“Capital is a Coward”

“Capital is a Coward”

A favorite quote of Thomas Friedman (2006) is, “capital is a coward, not loyal and not patriotic.” It’s a favorite of mine because it is a context setter. The quote is from a book Friedman authored titled, “Thank You for Being Late, An Optomist’s Guide for Thriving in the Age of Accelerations.” Why this is an important context setter will be evident in a moment.

From roughly 2000 to 2008 Arizona experienced a boom, like many other states there was an environment of, as Alan Greenspan put it, “irrational exuberance.” Capital was flowing, innovation was flourishing, people were prosperous in the vocations and many thought they had found easy street. Then came the most destructive recession that Arizona, and America had ever experienced. Lam Vo (2013) writing for NPR explained, “American households lost roughly $16 trillion in net worth since the recession started in 2007. According to the latest Fed data, we regained about $14.6 trillion, or roughly 91 percent, of it.”

Over Leveraged…

In the Adam McKay movie, “The Big Short” (2015), America got a glimpse at what the output of bad public policy drives, distortion of markets in this case, was all about creating credit where it could not be paid off. Bank’s were encouraged by the federal government to lend money to people who had no capacity to pay off the loans, builders built to fill demand, and all th while capital investment was being replaced with hard core debt.

As a consequence tax revenue in Arizona dropped by over 30%, and hard austerity moves were implemented to stabilize the state’s budget as well as shore up the bewildered, lethargic economy that was left in the wake of the implosion. State buildings, once owned by the People, were mortgaged just to keep essential services in operation. Education, public safety, the courts, infrastructure and aid to the poor were all impacted.

Sound Public Policy…

In 2014, six years after the height of the recession, and well into the Obama presidency, Arizona set a bold course. The governor and the legislature agreed on a plan to bring structural balance to the state budget. Some did not like the plan and wanted to tax those who had already lost so much, even more in a never ending cycle of taxation expansion. Taxes were not increased, and in fact tax rates were reduced in the Arizona Tax Code. From 2014 to 2018, the state budget was indeed brought into structural balance, and conditions were set in place that fostered an attractive environment for our friend, capital, to come knocking again.

Arizona is now rated at 5th in the nation for Economic Momentum according to Rich States, Poor States, (2018), 14th for Economic Growth, 7th for Net Migration (people coming to Arizona), 3rd in the nation for Job Growth, 6th for Entrepreneurship 19th for Low Tax Burden, 17th for Patent Creation, and 25th for Venture Capital in-flow (U.S. News & World Reports, 2018).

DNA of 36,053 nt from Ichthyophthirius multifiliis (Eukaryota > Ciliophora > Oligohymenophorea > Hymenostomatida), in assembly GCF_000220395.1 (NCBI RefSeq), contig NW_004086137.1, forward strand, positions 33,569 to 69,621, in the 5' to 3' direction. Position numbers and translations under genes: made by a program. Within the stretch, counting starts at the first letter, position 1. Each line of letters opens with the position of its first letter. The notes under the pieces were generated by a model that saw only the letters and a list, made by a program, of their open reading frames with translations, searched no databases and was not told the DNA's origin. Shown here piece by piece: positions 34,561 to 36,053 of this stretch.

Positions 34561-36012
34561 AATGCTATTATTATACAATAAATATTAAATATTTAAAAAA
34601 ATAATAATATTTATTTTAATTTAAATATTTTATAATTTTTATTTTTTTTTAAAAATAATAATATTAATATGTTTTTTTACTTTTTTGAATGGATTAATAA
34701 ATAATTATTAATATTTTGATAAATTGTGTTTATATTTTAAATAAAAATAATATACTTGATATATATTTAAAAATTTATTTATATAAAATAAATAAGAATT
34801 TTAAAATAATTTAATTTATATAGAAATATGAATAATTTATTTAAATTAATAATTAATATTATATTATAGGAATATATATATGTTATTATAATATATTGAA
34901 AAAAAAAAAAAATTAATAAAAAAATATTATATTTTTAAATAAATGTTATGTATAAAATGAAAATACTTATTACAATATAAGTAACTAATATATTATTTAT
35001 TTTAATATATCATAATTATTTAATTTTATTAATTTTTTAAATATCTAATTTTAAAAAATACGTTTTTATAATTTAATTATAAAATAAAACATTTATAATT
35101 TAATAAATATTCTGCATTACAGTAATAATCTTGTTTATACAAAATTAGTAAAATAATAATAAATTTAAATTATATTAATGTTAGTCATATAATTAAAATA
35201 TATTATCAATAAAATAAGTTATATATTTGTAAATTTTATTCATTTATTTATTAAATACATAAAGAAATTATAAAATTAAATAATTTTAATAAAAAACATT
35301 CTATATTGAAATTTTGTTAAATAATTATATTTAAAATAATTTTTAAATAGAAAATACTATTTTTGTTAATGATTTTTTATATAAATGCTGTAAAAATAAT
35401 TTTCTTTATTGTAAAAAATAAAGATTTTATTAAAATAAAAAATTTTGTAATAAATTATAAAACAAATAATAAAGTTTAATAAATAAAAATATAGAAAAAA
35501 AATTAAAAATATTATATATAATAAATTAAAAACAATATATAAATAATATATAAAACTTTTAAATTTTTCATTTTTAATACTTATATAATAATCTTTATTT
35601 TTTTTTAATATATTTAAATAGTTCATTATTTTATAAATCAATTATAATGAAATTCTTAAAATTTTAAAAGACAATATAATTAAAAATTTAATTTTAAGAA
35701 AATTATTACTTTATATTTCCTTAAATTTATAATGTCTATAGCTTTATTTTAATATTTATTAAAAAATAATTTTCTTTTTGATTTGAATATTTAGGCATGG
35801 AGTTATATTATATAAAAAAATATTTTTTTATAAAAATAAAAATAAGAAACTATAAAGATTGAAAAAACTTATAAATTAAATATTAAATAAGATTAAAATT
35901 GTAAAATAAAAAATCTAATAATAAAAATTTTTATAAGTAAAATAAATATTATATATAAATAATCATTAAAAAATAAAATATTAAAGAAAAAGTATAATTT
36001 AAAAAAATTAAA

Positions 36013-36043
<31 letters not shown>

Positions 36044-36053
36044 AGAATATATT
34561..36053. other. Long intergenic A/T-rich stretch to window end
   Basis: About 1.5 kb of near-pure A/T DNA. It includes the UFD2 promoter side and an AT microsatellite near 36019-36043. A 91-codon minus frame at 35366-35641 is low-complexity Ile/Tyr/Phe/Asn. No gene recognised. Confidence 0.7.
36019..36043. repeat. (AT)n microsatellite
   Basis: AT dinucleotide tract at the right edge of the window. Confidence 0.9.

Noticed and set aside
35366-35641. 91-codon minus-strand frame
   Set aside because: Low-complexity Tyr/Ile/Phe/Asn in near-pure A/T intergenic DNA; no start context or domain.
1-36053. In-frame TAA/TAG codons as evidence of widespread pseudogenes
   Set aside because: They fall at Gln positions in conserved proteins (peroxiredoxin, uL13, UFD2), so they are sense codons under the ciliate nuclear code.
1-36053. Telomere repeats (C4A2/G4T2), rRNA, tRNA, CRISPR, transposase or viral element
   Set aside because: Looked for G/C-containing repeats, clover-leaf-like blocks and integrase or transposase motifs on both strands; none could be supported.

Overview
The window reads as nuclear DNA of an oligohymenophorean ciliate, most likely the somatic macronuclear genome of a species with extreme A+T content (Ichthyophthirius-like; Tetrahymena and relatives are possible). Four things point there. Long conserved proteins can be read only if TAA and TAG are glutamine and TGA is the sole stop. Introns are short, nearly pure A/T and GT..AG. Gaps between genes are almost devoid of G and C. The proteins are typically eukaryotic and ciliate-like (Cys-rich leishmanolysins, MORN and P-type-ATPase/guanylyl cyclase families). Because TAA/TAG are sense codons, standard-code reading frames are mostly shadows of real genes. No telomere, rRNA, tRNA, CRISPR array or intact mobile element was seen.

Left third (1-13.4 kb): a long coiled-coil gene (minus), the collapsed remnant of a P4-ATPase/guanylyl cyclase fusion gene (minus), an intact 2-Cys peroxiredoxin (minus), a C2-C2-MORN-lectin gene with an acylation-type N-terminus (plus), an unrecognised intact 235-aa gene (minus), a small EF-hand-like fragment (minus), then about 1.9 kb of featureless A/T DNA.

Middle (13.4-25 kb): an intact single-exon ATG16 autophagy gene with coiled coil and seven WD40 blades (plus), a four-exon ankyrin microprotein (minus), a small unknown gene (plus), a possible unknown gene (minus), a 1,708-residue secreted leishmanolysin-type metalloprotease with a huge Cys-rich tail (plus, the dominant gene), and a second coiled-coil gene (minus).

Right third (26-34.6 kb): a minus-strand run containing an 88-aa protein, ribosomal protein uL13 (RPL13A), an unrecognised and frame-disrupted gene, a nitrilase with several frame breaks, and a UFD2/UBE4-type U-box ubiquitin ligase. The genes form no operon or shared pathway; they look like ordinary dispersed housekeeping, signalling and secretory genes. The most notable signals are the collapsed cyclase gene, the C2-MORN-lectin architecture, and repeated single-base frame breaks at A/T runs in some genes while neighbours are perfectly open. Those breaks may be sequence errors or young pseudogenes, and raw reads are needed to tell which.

Jobs, Jobs, Jobs…

Arizona is not as nearly dependent on home building for tax revenue generation as it was during the pre-recssion period. Now, the state has a more healthy climate for capital, for job creation and for stability in tax code. Corporations are looking for a safe place to invest capital, with a tax environment that is stable and predictable. That is one reason that Arizona is now considered a tax refugee state. “More and more, Americans are voting with their feet to flee high-taxing states for states with lower taxes. It’s a phenomenon that is tipped to accelerate after Donald Trump’s recently passed tax reform package removed key deductions for those living in high-tax states such as California, New York and New Jersey, making it even more expensive to live there,” (ALEC, 2018).

The public policy is simple, leave more money in the pockets of tax payers and they have the freedom to live their lives as they see fit, reduce regulation to reduce drag on private enterprise and hold the line on stability. The result of such a policy is increased capital investment, and the output is more jobs. Arizona tax revenue is trending to exceed projections, but now is not the time to spend. We still have significant debt obligations to pay off, but we are getting there.

References:

ALEC, (2018). https://www.alec.org/public-affair/high-tax-refugees-flock-to-cheaper-republican-states/

Rich States, Poor States, (2018). 11th Edition. https://www.alec.org/app/uploads/2018/04/2018-RSPS-State-Pages_Final.pdf

U.S. News & World Reports, 2018. https://www.usnews.com/news/best-states/arizona

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